PELHAM, Ala. (WIAT) — It started out as a training exercise for the Swedish military in 1886. But ever since then, the sport of orienteering has grown into a sport practiced worldwide.

So much so that the World Games has included orienteering in its catalog of events for the past five competitions and will also be returning it to the 2022 games in Birmingham.

But despite its longevity, its absence in the mainstream has made it one of the lesser-known events in the games. So, what is orienteering?

In an effort to compress the vast information needed to compete professionally, here’re the basics you need to know:

The sport consists of athletes running through a course, either in the woods or in more urban landscapes, and trying to find anywhere from 5 to 12 checkpoints in order. Oh, and you only have a map, compass and an item known as a finger stick that will allow you to mark each checkpoint to ensure you’re performing the sport legally.

The goal is for competitors to not only show off their athletic ability, but their critical thinking as well. Each contestant must find the fastest and most efficient way to “punch” their finger sticks at every marker.

The terrains switch depending on the variation of the sport you compete in. In the 2022 games, there are three separate distinctions, including sprint, middle distance and relay. The sprint race will be hosted at Birmingham-Southern College, the relay will take over Railroad park and the middle distance fixture will be held at Oak Mountain State Park in Pelham.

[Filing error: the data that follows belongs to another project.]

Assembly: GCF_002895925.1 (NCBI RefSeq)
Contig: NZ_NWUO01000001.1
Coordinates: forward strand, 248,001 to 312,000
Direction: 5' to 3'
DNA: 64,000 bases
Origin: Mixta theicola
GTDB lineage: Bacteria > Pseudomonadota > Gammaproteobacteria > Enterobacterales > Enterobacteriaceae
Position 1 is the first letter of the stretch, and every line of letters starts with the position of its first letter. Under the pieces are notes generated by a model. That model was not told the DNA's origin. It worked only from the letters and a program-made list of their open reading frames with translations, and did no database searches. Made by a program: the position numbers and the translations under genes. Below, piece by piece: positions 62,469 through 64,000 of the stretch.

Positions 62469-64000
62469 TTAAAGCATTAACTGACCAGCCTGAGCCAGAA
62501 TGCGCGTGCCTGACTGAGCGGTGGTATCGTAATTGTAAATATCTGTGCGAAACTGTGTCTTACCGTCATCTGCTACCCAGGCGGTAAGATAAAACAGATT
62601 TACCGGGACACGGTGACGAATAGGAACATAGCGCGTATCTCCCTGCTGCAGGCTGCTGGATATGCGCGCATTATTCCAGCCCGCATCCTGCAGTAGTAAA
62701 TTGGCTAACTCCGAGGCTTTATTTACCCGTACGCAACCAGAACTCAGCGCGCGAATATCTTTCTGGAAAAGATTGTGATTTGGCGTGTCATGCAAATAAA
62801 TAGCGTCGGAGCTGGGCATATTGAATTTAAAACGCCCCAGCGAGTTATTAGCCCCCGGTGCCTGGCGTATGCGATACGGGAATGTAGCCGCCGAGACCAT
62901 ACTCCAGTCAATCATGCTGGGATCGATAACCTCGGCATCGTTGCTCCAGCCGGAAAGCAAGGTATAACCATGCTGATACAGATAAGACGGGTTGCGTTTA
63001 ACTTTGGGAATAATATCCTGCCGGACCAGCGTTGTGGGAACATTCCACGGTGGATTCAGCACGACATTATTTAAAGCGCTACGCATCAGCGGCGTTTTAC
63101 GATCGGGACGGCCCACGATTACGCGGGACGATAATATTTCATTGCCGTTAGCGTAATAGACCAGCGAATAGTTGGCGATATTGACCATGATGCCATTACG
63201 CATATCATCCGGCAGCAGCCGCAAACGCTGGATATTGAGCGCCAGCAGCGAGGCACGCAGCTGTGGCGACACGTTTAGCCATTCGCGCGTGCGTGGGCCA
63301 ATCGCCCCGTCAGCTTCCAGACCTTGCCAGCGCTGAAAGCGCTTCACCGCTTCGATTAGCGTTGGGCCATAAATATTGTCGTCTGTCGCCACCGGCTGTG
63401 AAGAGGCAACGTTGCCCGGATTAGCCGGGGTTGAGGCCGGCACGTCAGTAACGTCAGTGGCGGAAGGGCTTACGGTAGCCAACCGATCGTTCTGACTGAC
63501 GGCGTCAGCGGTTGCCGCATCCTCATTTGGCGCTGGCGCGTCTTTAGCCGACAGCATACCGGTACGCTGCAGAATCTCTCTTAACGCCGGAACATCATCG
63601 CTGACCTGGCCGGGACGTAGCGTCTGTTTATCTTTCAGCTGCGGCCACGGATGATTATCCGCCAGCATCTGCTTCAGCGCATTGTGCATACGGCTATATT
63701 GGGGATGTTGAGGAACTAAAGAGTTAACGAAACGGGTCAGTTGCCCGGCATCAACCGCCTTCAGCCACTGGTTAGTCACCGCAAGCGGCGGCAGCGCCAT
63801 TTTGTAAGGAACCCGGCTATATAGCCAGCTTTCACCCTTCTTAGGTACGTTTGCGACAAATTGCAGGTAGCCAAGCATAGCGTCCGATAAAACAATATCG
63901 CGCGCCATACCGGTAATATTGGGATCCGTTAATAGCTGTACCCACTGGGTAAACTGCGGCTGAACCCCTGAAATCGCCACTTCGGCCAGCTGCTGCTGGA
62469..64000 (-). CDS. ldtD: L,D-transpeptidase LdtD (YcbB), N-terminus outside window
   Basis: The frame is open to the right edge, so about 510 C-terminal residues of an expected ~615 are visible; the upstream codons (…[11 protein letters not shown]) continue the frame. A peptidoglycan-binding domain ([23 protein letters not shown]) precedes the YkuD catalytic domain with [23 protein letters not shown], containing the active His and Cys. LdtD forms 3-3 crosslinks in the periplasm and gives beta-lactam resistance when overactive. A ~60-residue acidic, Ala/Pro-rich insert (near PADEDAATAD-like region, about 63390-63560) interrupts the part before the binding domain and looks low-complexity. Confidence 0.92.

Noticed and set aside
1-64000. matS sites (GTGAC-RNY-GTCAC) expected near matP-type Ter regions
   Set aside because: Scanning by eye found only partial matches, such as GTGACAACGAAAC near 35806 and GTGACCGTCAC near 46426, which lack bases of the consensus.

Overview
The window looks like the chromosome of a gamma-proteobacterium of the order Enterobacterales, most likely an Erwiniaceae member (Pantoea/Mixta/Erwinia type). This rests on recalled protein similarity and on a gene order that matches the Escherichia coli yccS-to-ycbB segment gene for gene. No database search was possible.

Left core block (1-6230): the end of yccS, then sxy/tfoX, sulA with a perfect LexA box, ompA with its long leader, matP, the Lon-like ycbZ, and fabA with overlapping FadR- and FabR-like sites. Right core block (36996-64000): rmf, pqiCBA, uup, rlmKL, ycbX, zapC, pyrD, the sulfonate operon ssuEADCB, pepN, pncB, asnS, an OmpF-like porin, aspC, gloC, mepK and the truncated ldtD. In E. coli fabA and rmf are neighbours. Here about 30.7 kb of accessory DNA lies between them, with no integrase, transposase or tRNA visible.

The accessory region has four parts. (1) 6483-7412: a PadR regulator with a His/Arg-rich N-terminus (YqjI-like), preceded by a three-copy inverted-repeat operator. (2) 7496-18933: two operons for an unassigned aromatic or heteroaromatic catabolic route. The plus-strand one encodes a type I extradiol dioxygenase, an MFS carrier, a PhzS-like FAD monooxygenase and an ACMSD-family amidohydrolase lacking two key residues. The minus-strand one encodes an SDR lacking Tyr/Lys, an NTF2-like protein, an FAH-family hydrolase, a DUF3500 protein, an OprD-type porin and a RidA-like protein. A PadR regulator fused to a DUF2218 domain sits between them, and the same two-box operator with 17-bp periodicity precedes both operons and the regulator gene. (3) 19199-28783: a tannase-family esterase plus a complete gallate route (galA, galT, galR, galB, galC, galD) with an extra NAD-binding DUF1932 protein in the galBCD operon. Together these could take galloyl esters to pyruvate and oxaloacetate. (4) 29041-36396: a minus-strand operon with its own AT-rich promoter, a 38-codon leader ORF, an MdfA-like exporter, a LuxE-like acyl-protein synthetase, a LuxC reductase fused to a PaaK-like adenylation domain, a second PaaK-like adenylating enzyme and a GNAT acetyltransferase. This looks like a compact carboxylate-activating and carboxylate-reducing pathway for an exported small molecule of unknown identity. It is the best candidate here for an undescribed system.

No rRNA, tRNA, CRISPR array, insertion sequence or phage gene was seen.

And while it may be a new sport to many in the Magic City, it has had a presence in central Alabama for several decades now.

Nineteen years ago, Anne Mathews discovered the wonderful world of orienteering. And ever since then, she has loved every moment.

“There’s nothing, to me, better than you’re going along and you’re going around and you say, ‘Ok, I’m gonna go right around this spurt and there’s a little reentry and it’s gonna be right in the middle of that reentry.’ And you go right around the spurt and there it is and it’s like cha-ching. I found it,” Mathews said.

What grew from the Vulcan Hiking Club in the late 1970s has blossomed into the Vulcan Orienteering Club that takes over Oak Mountain every fall. On a typical day, you’ll hear the chirping from those markers as people of all ages give the 130-year-old sport a try for themselves.

Mathews, now the vice president of VOC, along with treasurer James Pilman and president Joey Ciza look to bring the “Thinking Sport” into the mainstream and know the World Games can do just that.

“I thought, ‘this is great, we’re going to get some more people to come orienteer with us,” she said. “We’ll gain a lot of new competitors and new people and maybe keep the club going in the future when we get too old to do all of this.”

Orienteering at the World Games will begin with at 9 a.m. July 15 with the sprint finals at Birmingham-Southern College. The middle distance finals will run from 9 a.m. to 1:15 p.m. at Oak Mountain State Park the following day. And the sprint finals will run on the final day of the games down at Railroad Park. The sport will be a free event for all to come out and watch in any of the locations.

VOC will also be posting updates on their events and how to participate in a variation of the actual course used in the World Games at Oak Mountain. You can contact the club, as well as register for events this fall, by clicking here.